The Kershaw Cryo has been an immensely popular knife for a while now. I’m not the biggest fan but it’s been successful for a reason – it’s a practical, tough, well made knife. Materials and dimensions are similar enough to the Agile to not matter – a 2.75” 8Cr blade, stainless framelock build, SpeedSafe assisted opening action. It has the added benefit of a deep carry clip, offset by a rust-prone bead blasted finish on the blade. It even costs the same. For my money I’ll take the Agile over the Cryo 7 days a week and twice on Sundays. If you like the recipe, you’ll also like the stainless version of the RJ Martin-designed Zing. It’s got a 3” drop point blade with a high hollow grind, a nice pointy tip, and assisted opening via a flipper tab paired with a stainless framelock. Bead blasted 8Cr steel and a $30 price tag sounds pretty familiar.
If you move outside of Kershaw, the Esee Zancudo is hard to beat. It’s available in two versions: the standard variant uses AUS-8 stainless steel and runs about $30, or there’s a new version with D2 tool steel – which has much improved edge retention but isn’t stainless – for $35. Both have a 2.94” drop point blade with a full flat grind, manual thumb stud opening with a well-tuned action, and a textured polymer handle scale on one side with a stainless frame lock on the other. They’re utilitarian but not clunky, and they represent an immense value. The Ontario RAT 2 is similar as well, with a polymer handle, a stainless liner lock, and an AUS-8 blade.
For another $10 you can pick up the FRN-handled Steel Will Cutjack Mini Flipper, a knife which has been making waves in the community lately. It doesn’t have the M390 steel or ball bearing washers of its high-end sibling, but it’s also $100 cheaper, and D2 steel and phosphor bronze washers work just fine.
Other options include the Buck Vantage Select flipper (2.7”) in 420HC for just under $30 if you want to play QC roulette, or a whole bag of different Kizer Vanguard series knives. There are a number of G10 handle/VG-10 steel Kizers designed by Matt Cucchiara and Mikkel Willumsen around $40 retail, which seems like a killer deal considering the quality Kizer is putting out.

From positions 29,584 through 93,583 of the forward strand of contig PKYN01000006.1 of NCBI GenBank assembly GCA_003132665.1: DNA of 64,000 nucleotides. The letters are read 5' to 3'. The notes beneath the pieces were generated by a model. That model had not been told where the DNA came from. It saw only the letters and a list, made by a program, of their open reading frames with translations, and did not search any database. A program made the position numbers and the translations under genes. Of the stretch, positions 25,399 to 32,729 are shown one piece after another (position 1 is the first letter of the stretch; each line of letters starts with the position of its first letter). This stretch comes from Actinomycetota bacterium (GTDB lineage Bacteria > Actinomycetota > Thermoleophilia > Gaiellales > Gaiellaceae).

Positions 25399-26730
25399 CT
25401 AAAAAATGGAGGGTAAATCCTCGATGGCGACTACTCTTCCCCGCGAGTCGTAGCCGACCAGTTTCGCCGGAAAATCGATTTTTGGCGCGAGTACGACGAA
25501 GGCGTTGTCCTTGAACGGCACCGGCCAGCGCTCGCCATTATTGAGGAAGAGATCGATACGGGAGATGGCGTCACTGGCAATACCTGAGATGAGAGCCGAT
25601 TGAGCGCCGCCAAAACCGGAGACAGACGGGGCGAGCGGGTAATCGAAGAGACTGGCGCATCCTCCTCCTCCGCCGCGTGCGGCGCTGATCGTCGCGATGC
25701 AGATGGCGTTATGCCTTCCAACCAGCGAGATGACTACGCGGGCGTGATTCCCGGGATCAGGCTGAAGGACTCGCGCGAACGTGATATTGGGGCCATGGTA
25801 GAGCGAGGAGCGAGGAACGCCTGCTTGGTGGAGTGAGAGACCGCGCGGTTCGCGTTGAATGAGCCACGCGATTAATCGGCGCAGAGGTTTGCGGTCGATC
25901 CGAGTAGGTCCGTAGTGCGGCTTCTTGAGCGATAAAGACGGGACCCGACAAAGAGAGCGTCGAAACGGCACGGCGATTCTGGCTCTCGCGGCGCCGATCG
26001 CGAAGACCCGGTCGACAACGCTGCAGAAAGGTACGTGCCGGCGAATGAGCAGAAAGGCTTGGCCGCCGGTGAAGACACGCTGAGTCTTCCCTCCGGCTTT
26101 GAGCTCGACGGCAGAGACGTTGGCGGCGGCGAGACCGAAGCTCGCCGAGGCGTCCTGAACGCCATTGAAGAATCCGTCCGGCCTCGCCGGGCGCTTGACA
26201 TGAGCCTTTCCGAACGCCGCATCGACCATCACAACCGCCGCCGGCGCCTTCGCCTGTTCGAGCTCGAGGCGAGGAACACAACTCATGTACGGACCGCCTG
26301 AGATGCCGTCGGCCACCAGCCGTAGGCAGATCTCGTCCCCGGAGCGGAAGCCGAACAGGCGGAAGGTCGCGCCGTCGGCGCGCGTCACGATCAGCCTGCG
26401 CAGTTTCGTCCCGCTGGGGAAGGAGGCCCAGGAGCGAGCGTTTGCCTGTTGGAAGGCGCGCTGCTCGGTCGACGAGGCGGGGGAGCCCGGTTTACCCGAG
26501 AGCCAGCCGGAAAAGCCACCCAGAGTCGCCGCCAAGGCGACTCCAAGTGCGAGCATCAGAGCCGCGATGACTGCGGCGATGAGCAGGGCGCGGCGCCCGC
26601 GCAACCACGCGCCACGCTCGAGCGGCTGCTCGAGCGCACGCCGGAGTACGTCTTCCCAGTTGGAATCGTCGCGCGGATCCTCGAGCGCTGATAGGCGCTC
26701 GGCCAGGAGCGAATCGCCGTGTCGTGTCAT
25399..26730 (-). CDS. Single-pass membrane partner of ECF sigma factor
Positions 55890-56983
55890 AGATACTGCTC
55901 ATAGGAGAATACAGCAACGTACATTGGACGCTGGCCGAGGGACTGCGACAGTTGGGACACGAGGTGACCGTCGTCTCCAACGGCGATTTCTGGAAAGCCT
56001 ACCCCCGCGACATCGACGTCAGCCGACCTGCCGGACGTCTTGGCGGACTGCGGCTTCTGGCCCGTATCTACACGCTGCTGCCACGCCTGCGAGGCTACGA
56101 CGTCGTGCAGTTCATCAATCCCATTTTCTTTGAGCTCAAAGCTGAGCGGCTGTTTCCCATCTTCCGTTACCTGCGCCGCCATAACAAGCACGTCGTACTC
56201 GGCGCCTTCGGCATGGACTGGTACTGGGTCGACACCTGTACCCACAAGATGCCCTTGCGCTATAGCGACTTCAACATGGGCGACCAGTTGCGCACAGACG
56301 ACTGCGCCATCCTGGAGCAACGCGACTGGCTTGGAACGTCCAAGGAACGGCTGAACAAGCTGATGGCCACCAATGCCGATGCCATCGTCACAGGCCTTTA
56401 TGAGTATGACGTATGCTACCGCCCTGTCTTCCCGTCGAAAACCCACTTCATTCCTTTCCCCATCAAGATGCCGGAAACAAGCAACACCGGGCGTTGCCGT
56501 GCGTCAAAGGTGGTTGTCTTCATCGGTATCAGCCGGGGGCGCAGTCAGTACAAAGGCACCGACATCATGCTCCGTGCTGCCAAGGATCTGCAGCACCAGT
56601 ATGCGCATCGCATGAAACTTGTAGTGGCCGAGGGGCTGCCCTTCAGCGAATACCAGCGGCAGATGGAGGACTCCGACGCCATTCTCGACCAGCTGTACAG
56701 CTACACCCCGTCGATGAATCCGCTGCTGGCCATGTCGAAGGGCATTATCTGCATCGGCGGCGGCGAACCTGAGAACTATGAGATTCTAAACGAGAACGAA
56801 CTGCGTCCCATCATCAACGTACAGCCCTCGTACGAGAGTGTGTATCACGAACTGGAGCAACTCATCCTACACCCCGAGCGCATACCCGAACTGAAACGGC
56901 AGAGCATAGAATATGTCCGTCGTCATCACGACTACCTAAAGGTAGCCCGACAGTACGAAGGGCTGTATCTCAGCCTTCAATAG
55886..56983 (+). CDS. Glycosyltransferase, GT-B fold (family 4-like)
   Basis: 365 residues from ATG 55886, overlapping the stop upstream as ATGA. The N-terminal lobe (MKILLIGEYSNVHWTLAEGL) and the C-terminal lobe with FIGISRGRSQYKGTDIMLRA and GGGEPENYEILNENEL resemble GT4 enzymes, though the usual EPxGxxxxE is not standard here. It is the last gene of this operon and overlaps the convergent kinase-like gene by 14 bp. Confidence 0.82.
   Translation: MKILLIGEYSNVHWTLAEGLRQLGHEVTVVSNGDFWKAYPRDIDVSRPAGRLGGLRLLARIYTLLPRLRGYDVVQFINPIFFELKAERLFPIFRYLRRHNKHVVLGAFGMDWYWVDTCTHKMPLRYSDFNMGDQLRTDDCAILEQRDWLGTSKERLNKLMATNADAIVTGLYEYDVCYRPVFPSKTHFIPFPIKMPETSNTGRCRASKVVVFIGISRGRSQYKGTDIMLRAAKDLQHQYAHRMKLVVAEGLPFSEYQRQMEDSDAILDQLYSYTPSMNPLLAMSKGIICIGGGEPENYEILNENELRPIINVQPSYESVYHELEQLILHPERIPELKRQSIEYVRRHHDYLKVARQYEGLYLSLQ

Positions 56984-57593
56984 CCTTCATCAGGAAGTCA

Kershaw makes a lot of different knives, which as knife enthusiasts we should be thankful for. If you have $40 to spend you’re spoiled for choice when it comes to Kershaw products, and choice is good. Thing is, they’re all starting to sort of blend together. Trying to separate out one stainless framelock knife with an assisted opener and 8Cr13MoV steel from another is a pretty difficult task, and the Agile isn’t much different from the unlovable Cryo in theory. It’s much more likeable in practice, a sign that Kershaw is continually improving their products. It feels polished, smooth, solid and considered in a lot of ways that the Cyro doesn’t. The texturing on the grip, the chamfered edges, the stonewashed finish, they are all improvements to how the knife feels when you use it.
Could the Agile benefit from a steel upgrade? Absolutely. I’d love to see this knife in another affordable steel like CTS-BD1 or Sandvik 14C28N, but there’s a reason they can retail these for $30, and it gets the job done. The modular backspacers are sort of like the “tiptronic” function on an automatic – a cool selling point when you buy the product, which you will undoubtedly play with when you first get it, and then pretty much be left alone the rest of the time. They work, although they do cause hot spots in the grip. What the Agile comes off as, then, is a second-generation Cryo with a sheepsfoot blade. And that, friends, is reason enough to buy one and throw it in your tool box or your car for when you need it.
Is this a surprising conclusion? No. It’s a Hinderer Kershaw. Of course the bones are good. I’d love to see a Zero Tolerance version, though – titanium with G10 inserts, KVT bearings, S35VN blade, titanium backspacer inserts and custom hardware from the Hinderer factory. We can dream, right?
- Smooth in the hand, one of the better assisted openers, reliable lock, love the Sheepsfoot blade, modular backspacers are clever and work as designed.
- Heavy for its size, 8Cr13MoV steel goes dull too quickly, backspacers cause hot spot.